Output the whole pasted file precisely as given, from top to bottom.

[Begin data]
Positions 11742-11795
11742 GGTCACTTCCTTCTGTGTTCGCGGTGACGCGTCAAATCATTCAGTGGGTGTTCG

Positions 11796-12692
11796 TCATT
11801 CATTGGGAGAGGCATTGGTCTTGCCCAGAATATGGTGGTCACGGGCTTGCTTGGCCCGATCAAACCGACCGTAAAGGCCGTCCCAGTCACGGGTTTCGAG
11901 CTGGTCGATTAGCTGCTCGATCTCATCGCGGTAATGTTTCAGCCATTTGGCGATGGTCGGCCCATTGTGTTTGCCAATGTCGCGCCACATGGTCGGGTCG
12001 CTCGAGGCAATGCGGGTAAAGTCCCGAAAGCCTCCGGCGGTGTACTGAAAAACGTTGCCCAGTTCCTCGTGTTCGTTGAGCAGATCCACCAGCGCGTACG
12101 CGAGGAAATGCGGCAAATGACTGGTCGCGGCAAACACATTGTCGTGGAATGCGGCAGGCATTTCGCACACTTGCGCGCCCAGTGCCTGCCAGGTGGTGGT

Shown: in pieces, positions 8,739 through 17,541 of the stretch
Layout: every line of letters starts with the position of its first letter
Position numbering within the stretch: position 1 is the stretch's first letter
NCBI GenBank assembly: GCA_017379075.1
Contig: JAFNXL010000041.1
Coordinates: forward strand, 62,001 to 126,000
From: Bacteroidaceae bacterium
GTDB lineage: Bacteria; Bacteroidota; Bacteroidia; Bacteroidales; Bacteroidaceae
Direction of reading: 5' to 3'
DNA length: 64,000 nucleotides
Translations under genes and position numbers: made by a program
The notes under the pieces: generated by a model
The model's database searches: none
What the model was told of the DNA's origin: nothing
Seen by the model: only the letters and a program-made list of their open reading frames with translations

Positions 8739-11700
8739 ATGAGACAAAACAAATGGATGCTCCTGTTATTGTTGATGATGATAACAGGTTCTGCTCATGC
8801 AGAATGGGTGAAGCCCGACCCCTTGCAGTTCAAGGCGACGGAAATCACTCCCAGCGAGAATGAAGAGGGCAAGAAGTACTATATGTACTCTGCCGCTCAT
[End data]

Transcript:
Positions 11742-11795
11742 GGTCACTTCCTTCTGTGTTCGCGGTGACGCGTCAAATCATTCAGTGGGTGTTCG

Positions 11796-12692
11796 TCATT
11801 CATTGGGAGAGGCATTGGTCTTGCCCAGAATATGGTGGTCACGGGCTTGCTTGGCCCGATCAAACCGACCGTAAAGGCCGTCCCAGTCACGGGTTTCGAG
11901 CTGGTCGATTAGCTGCTCGATCTCATCGCGGTAATGTTTCAGCCATTTGGCGATGGTCGGCCCATTGTGTTTGCCAATGTCGCGCCACATGGTCGGGTCG
12001 CTCGAGGCAATGCGGGTAAAGTCCCGAAAGCCTCCGGCGGTGTACTGAAAAACGTTGCCCAGTTCCTCGTGTTCGTTGAGCAGATCCACCAGCGCGTACG
12101 CGAGGAAATGCGGCAAATGACTGGTCGCGGCAAACACATTGTCGTGGAATGCGGCAGGCATTTCGCACACTTGCGCGCCCAGTGCCTGCCAGGTGGTGGT

Shown: in pieces, positions 8,739 through 17,541 of the stretch
Layout: every line of letters starts with the position of its first letter
Position numbering within the stretch: position 1 is the stretch's first letter
NCBI GenBank assembly: GCA_017379075.1
Contig: JAFNXL010000041.1
Coordinates: forward strand, 62,001 to 126,000
From: Bacteroidaceae bacterium
GTDB lineage: Bacteria; Bacteroidota; Bacteroidia; Bacteroidales; Bacteroidaceae
Direction of reading: 5' to 3'
DNA length: 64,000 nucleotides
Translations under genes and position numbers: made by a program
The notes under the pieces: generated by a model
The model's database searches: none
What the model was told of the DNA's origin: nothing
Seen by the model: only the letters and a program-made list of their open reading frames with translations

Positions 8739-11700
8739 ATGAGACAAAACAAATGGATGCTCCTGTTATTGTTGATGATGATAACAGGTTCTGCTCATGC
8801 AGAATGGGTGAAGCCCGACCCCTTGCAGTTCAAGGCGACGGAAATCACTCCCAGCGAGAATGAAGAGGGCAAGAAGTACTATATGTACTCTGCCGCTCAT